*This piece was originally posted on Medium.
On Nov. 22, a Texas federal blocked the U.S. Department of Labor from implementing its revised regulations governing overtime pay. The updated rules were set to go into effect on Dec. 1 and would have helped millions of people either get paid for their extra work or earn more of their time back.
The Obama administration sought to significantly raise the maximum wage at which workers would still be eligible to receive overtime pay. The update was long overdue, as the original overtime rules had eroded due to inflation and corporations’ increasing attempts to misclassify workers to exempt them from overtime protection. The rule would have directly impacted at least 4.2 million working people, many of whom work in jobs that once would have had overtime protection but no longer do, for the reasons stated above.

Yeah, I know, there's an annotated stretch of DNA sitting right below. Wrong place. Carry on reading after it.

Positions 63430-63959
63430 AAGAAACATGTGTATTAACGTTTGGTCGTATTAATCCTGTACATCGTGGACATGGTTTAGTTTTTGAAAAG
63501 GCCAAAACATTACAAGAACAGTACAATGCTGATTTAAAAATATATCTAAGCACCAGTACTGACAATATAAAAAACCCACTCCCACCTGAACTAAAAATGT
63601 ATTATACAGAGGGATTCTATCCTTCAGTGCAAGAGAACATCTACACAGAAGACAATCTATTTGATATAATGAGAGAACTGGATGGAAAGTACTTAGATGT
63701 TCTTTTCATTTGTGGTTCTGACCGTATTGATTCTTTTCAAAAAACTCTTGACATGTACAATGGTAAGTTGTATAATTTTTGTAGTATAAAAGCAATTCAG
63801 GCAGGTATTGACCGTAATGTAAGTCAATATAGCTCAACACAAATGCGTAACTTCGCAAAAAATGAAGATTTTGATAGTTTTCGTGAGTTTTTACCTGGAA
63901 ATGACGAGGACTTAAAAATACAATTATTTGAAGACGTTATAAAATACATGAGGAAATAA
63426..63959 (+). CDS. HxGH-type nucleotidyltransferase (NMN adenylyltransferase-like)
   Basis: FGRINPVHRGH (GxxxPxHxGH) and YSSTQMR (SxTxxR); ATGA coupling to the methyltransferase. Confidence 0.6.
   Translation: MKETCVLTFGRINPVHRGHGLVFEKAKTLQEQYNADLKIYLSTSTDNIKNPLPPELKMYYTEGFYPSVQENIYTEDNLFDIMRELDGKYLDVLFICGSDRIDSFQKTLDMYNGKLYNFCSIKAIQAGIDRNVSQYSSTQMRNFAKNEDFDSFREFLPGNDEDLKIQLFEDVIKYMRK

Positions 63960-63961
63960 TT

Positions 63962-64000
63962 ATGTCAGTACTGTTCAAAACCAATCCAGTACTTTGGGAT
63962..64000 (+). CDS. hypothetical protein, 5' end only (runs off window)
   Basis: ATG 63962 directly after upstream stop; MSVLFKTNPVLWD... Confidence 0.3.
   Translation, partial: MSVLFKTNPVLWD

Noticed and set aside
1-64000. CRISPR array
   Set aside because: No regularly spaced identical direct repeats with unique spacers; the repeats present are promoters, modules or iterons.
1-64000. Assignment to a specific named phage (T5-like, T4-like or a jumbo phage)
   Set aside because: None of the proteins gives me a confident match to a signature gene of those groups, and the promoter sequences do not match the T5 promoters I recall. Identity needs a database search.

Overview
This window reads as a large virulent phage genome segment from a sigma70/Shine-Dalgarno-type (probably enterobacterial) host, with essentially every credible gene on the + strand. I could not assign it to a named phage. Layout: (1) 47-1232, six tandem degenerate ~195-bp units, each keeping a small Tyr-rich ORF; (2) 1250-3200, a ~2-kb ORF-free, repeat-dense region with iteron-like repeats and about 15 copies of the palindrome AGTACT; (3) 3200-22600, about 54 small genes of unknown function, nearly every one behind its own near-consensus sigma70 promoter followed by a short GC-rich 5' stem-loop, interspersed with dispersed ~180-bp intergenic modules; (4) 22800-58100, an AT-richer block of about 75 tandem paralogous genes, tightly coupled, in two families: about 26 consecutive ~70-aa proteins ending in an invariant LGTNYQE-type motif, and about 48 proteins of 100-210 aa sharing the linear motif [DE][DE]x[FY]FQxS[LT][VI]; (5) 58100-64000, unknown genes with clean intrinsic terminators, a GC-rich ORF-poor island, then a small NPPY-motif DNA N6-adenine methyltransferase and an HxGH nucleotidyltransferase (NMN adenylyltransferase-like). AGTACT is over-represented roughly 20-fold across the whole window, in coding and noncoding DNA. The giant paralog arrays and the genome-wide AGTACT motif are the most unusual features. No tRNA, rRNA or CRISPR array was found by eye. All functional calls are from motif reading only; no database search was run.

The judge’s decision also calls into question more than seven decades of Department of Labor regulations, which have consistently stated that “working people who receive a weekly salary below a certain threshold are not considered executive, administrative, or professional employees, no matter how a corporation classifies them.”
The Obama administration does have the option of filing an emergency appeal of the decision in its short time remaining in office, but that court may not be very open to the administration’s arguments.